A decision tree is a decision support tool that uses a tree-like graph or model of decisions and their possible consequences, including chance event outcomes, resource costs, and utility. It is one way to display an algorithm.

Decision trees are commonly used in operations research, specifically in decision analysis, to help identify a strategy most likely to reach a goal. A decision tree is a flowchart-like structure in which each internal node represents a “test” on an attribute (e.g. whether a coin flip comes up heads or tails), each branch represents the outcome of the test and each leaf node represents a class label (decision taken after computing all attributes). The paths from root to leaf represents classification rules.

In decision analysis a decision tree and the closely related influence diagram are used as a visual and analytical decision support tool, where the expected values (or expected utility) of competing alternatives are calculated.

A decision tree consists of 3 types of nodes:

- Decision nodes – commonly represented by squares
- Chance nodes – represented by circles
- End nodes – represented by triangles

Decision trees are commonly used in operations research and operations management. If in practice decisions have to be taken online with no recall under incomplete knowledge, a decision tree should be paralleled by a probability model as a best choice model or online selection model algorithm. Another use of decision trees is as a descriptive means for calculating conditional probabilities.

Decision trees, influence diagrams, utility functions, and other decision analysis tools and methods are taught to undergraduate students in schools of business, health economics, and public health, and are examples of operations research or management science methods.

In figure below, a company is evaluating whether to invest $1,000,000 in a project immediately or wait for a marketing report that may affect project development. Two other alternatives are also possible: invest $1,000,000 in a fixed yield bond or do nothing. A fixed-yield investment and doing nothing are examples of baseline alternatives: choices that can be used to compare the overall merits of the decision alternatives.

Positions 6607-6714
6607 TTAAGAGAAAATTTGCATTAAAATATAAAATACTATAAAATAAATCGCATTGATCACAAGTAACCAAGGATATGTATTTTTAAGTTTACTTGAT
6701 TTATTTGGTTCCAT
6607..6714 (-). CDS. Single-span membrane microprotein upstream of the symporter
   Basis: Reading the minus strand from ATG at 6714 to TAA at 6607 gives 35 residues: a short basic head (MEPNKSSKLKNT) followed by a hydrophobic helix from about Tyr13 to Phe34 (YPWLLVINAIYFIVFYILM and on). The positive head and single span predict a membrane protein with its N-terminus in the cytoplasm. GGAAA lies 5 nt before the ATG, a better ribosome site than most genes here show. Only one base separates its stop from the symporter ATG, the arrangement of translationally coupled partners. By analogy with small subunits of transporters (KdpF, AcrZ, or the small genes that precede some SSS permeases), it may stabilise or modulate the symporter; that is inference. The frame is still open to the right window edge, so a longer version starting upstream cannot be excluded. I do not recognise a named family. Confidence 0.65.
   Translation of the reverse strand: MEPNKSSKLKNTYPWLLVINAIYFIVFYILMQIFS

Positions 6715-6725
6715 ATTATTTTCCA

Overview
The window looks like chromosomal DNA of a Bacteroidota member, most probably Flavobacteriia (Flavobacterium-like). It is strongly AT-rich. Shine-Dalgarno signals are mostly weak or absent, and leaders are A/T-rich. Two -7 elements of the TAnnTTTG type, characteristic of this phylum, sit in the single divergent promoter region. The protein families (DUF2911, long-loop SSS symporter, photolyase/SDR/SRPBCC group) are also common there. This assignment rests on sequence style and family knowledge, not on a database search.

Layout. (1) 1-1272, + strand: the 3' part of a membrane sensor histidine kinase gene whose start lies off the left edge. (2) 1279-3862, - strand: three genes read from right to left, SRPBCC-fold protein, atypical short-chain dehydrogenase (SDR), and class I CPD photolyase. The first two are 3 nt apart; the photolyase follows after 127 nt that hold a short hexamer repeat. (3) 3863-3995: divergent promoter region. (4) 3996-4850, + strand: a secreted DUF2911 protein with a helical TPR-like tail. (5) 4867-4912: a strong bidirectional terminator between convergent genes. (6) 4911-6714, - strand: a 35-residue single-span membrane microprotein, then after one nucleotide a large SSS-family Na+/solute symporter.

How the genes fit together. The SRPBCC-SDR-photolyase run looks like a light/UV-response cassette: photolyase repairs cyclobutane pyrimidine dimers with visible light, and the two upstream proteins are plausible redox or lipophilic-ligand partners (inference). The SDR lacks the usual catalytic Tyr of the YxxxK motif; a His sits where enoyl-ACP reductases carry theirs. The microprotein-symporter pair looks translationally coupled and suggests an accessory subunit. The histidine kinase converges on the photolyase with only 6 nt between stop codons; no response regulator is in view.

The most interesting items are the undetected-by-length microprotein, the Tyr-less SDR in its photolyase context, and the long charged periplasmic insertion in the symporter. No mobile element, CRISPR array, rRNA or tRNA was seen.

**Elements**

**Decision nodes and the root node** – Small squares identify decision nodes. A decision tree typically begins with a given “first decision.” This first decision is called the root node. For example, the root node in a medical situation might represent a choice to perform an operation immediately, try a chemical treatment, or wait for another opinion. Draw the root node at the left side of the decision tree.

**Chance nodes** – Small circles identify chance nodes; they represent an event that can result in two or more outcomes. In this illustration two of the decision alternatives connect to chance nodes. Chance nodes may lead to two or more decision or chance nodes.

**Endpoints** – An endpoint, or termination node, indicates a final outcome for that branch. Small triangles identify endpoints. Show an endpoint by touching one point of the triangle to the branch it terminates.

**Branches** – Lines that connect nodes are called branches. Branches that emanate from a decision node (and towards the right) are called decision branches. Similarly, branches that emanate from a chance node (and towards the right) are called chance branches. In other words, the node that precedes a branch identifies the branch type. A branch can lead to any of the three node types: decision node, chance node, or endpoint.

**Payoff values**